LAB – ID: a digital tool to investigate corruption and transnational crime

In developing countries, money laundering sums a total of 800,000 to 950,000 billion dollars per year. Mexico moves 47,561 millions. Costa Rica ,6,370. Panama, 3,987. These figures come from organized crime, corruption and tax fraud as reported by the United Nations and Global Financial Integrity (GFI). Illegal businesses prevail, huge and covert, by the lack of sophistication of investigations and the little information available on companies operating in tax havens.

In developing countries, money laundering sums a total of 800,000 to 950,000 billion dollars per year. Mexico moves 47,561 millions. Costa Rica ,6,370. Panama, 3,987. These figures come from organized crime, corruption and tax fraud as reported by UN and Global Financial Integrity (GFI). Illegal businesses prevail, huge and covert, by the lack of sophistication of investigations and the little information available on companies operating in tax havens.

It is a global phenomenon. Criminals and corrupt officials do not keep the money in the place where stolen: they put it in banks or investments abroad.

How to find out if the president or members of its Government launder money in another country, if there is no open data, freely available online or if there is no possibility of access to records? How to follow the money trail when others want to hide it?

With those questions in mind, journalists Paul Radu (OCCRP) and Justin Arenstein (ANCIR) tracked and gathered information scattered in many different places. They devised a streamlined interface that allows a simple search to access to this data. More than 400 databases were gathered and information about people of interest and their businesses connections. They also added more services for journalists, activists and researchers and made it available in the Investigative Dashboard (ID). A platform that facilitates access to information and track the financial and business information in different countries.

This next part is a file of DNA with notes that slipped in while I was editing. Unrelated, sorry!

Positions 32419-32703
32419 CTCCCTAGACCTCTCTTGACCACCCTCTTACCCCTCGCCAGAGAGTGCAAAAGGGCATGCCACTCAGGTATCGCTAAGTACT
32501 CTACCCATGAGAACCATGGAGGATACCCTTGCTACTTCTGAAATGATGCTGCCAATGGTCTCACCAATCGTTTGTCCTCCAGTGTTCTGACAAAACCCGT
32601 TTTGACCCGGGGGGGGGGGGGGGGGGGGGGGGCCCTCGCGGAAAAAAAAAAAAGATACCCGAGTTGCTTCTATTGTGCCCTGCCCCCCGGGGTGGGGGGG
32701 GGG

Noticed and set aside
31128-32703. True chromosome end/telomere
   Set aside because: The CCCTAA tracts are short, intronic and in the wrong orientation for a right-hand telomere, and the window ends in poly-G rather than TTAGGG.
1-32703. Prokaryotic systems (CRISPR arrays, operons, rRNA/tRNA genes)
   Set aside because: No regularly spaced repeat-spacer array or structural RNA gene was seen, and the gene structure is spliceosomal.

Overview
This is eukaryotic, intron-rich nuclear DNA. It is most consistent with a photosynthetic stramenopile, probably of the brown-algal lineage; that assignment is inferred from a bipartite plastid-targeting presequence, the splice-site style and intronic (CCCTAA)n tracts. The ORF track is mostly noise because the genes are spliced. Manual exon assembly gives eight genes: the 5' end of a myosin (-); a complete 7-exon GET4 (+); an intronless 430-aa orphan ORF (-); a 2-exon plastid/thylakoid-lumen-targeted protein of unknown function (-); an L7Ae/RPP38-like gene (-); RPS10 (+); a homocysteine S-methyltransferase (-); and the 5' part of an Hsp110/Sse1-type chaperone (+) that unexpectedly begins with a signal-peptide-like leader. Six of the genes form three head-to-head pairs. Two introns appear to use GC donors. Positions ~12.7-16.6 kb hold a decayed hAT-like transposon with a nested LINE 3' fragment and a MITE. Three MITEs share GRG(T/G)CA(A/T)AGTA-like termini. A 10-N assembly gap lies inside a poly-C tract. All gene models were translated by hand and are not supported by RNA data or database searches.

Investigativedashboard.org helps investigators expose illicit ties that cross borders.

The use of ID helped to reveal, for example, the interests of the President of Azerbaijan in Panama: three Panamanian corporations hide the properties of the first family in the controversial gold mines of Chovdar.

Now, the Investigative Dashboard will be available in Spanish. Its translation is one of the components of the Investigative Reporting Initiative in the Americas. In addition, one person of CONNECTAS team will be based in Panama as data researcher to support the ID platform.

The ID has three sections: crowd-sourced database of information and documents on persons of interest and their business connections, a worldwide list of online databases and business registries, and a Research Desk where journalists can go for help in sourcing hard to find information.

In the first section, you only need to enter a name and the ID reveals corporations, positions, places and business connections related to it. If more information is needed, on the list of online databases you can expand your search by entering a business records and companies from all over the world. In the Research Desk, you can send a query to a specialist who will work with ID data researchers in different countries to support your journalistic investigation seeking information beyond the borders.